Main town of northern Wairarapa, set in the Mangatainoka River valley, with a 2013 population of 2,412. A wide garden strip dividing the town’s main street is a popular place for travellers to stop and picnic. The strip was set aside as a rail reserve, but in the end the railway bypassed the town.
Pahīatua is a rural service centre for northern Wairarapa. Industries include milk products, confectionery and engineering. The town offers homestays and farmstays and has an enthusiastic railcar society. Its rivers are known for their brown trout.
Pahīatua was established in 1881 in the densely forested area known as the Forty Mile Bush. At first it was a timber town, but once the bush was cleared it became a service centre for the dairying and sheep farming hinterland. The town was made a borough in 1892. The town’s name comes from the Māori words for resting place (pahi) and god (atua). One interpretation is that a chief escaping from enemies was led by his god to a hill, where he rested.
In 2013, 20.9% of Pahīatua’s population was over 65 (compared to 14.3% nationally), a proportion partly explained by local farmers retiring to the town. A low proportion of people had post-school qualifications, probably reflecting limited work opportunities. Incomes were lower than the national average.
The Pahīatua camp was set up during the Second World War to intern ‘enemy aliens’, who were moved there from Somes Island in 1943. In 1944 they were sent back to the island, and the camp became home to 734 Polish children, refugees from war-torn Europe. Most of them became New Zealanders. In 1975 some came back to Pahīatua to unveil a memorial sculpture on the site, just south of the town.
Helga Tiscenko, who came to New Zealand from Germany after the Second World War, stayed in the Pahīatua camp. She arrived in Wellington and boarded a train to Wairarapa, noticing that the countryside was ‘unbelievably green’. She was also fascinated by the wooden houses, which were scattered across the landscape, rather than clustered as in a European village. At the camp, everything was ‘strange’ and Pahīatua ‘seemed so small’. Later, the strangeness went and she and her family became ‘fervent kiwis’. 1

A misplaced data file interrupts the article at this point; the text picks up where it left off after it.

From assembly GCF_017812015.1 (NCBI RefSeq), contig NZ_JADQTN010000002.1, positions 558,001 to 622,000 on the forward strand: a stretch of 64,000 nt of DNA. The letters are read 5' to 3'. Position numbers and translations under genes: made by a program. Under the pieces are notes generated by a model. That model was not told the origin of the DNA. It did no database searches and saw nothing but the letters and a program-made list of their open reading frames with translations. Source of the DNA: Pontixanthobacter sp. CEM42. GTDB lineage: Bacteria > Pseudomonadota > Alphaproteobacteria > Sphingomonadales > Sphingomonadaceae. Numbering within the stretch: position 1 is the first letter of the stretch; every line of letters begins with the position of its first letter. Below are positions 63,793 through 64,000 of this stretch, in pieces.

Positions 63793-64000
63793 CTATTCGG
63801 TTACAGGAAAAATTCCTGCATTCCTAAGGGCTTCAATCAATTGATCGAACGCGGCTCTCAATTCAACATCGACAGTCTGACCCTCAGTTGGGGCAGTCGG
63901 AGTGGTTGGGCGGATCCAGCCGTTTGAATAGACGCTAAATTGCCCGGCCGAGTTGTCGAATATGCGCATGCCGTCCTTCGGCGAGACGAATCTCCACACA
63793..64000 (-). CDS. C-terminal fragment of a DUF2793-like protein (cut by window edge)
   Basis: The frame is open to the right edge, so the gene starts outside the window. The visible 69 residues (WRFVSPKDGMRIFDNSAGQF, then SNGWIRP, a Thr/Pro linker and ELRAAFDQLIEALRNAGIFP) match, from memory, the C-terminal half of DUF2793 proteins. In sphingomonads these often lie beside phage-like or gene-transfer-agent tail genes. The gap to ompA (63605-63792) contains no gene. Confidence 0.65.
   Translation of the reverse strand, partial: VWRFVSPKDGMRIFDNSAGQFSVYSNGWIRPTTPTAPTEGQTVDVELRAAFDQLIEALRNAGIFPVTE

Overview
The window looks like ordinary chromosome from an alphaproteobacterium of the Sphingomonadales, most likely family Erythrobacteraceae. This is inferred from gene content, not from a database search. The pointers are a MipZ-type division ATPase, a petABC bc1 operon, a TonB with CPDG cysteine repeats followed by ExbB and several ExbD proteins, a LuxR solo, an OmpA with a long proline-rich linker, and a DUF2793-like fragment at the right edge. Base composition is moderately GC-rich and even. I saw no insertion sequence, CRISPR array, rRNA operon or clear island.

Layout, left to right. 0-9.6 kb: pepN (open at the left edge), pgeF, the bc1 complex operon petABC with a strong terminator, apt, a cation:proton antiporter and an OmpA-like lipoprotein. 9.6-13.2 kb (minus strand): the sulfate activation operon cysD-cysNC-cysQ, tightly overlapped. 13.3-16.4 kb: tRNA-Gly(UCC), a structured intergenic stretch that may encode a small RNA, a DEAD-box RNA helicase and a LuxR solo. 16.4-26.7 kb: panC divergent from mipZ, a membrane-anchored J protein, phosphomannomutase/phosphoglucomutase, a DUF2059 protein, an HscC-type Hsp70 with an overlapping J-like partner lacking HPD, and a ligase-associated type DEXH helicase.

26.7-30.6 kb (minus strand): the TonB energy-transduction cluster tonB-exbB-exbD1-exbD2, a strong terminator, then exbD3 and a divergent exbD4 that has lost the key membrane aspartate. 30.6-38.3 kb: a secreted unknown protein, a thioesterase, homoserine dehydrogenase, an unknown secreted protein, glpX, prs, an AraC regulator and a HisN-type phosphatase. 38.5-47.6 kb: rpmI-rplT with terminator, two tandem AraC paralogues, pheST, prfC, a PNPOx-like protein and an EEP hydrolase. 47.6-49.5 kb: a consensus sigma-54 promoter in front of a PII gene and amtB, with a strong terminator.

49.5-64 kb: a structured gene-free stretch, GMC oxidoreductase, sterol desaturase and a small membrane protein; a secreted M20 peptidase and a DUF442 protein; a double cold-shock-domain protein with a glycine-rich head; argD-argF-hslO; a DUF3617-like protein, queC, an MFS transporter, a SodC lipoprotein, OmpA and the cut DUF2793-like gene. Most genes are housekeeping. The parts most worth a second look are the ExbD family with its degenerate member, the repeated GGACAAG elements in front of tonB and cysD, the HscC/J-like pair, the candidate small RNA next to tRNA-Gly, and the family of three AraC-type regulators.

Farming settlement on the west bank of the Mangahao River, 11 km north-west of Pahīatua. Ballance is near the Tararua wind farm, the largest in the southern hemisphere. Named after Liberal politician (later premier) John Ballance, it was founded in 1886 as a government-sponsored settlement, but failed to thrive.
Township 5 km north of Pahīatua, on the banks of the Mangatainoka River, with a 2013 population of 1,560. It is best known for the Tui Brewery, set up in 1889. Its seven-storey tower is a local landmark. Associated with the brewery is the ABC bottling plant.
Settlement 60 km south-east of Pahīatua. Pongaroa is a rural servicing centre. Settled in the 1890s, the town initially supported a timber mill. Once the bush was cleared, the land became sheep and beef cattle country. Pongaroa was the birthplace of Maurice Hugh Frederick Wilkins (1916–2004), who won a Nobel Prize in 1962 for his contribution to the discovery of the structure of DNA. It is also home to Papauma marae, established in 1904.